Vitamin K is required for the ɣ-carboxylation of specific glutamic acid residues within the Gla domain of the 17 vitamin K-dependent proteins (VKDPs). The timely detection and correction of vitamin K deficiency can protect against bleeding. Vitamin K also plays a role in bone metabolism and vascular calcification. Patients at increased risk of vitamin K deficiency include those with a restricted diet or malnutrition, lipid malabsorption, cancer, renal disease, neonates and the elderly. Coagulation assays such as the prothrombin time have been used erroneously as indicators of vitamin K status, lacking sufficient sensitivity and specificity for this application. The measurement of phylloquinone (K1) in serum is the most commonly used marker of vitamin K status and reflects abundance of the vitamin. Concentrations <0.15 µg/L are indicative of deficiency. Disadvantages of this approach include exclusion of the other vitamin K homologues and interference from recent dietary intake. The cellular utilisation of vitamin K is determined through measurement of the prevalence of undercarboxylated VKDPs. Most commonly, undercarboxylated prothrombin (Protein Induced by Vitamin K Absence/antagonism, PIVKA-II) is used (reference range 17.4–50.9 mAU/mL (Abbott Architect), providing a retrospective indicator of hepatic vitamin K status. Current clinical applications of PIVKA-II include supporting the diagnosis of vitamin K deficiency bleeding of the newborn, monitoring exposure to vitamin K antagonists, and when used in combination with α-fetoprotein, as a diagnostic marker of hepatocellular carcinoma. Using K1 and PIVKA-II in tandem is an approach that can be used successfully for many patient cohorts, providing insight into both abundance and utilisation of the vitamin.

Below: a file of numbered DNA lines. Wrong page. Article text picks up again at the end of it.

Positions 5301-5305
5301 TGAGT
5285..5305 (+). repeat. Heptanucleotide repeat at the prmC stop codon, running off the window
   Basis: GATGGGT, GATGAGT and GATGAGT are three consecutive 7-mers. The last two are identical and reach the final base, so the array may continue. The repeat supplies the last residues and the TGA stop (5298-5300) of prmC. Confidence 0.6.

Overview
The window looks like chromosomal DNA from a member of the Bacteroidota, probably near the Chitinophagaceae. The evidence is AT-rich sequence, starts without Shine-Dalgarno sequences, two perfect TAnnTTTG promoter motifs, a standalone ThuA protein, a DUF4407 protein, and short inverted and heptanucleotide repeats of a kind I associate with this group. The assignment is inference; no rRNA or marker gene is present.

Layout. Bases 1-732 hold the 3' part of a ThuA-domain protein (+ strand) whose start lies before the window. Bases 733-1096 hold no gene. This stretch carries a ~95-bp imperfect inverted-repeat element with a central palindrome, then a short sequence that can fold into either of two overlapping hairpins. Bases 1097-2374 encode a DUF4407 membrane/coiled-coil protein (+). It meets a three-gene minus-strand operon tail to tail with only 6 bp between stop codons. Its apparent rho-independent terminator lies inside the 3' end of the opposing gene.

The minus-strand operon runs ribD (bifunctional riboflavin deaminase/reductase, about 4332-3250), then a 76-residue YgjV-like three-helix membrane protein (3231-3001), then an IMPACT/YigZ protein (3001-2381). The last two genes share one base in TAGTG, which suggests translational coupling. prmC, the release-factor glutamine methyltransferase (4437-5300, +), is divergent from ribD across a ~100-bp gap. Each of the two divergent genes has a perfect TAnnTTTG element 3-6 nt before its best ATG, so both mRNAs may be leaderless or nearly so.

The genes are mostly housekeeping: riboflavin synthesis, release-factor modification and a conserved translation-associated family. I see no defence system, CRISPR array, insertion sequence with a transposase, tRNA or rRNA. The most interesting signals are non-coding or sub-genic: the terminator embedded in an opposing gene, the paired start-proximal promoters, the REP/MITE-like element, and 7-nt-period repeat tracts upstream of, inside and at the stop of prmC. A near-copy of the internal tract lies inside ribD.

- bleeding disorders
- calcium metabolism
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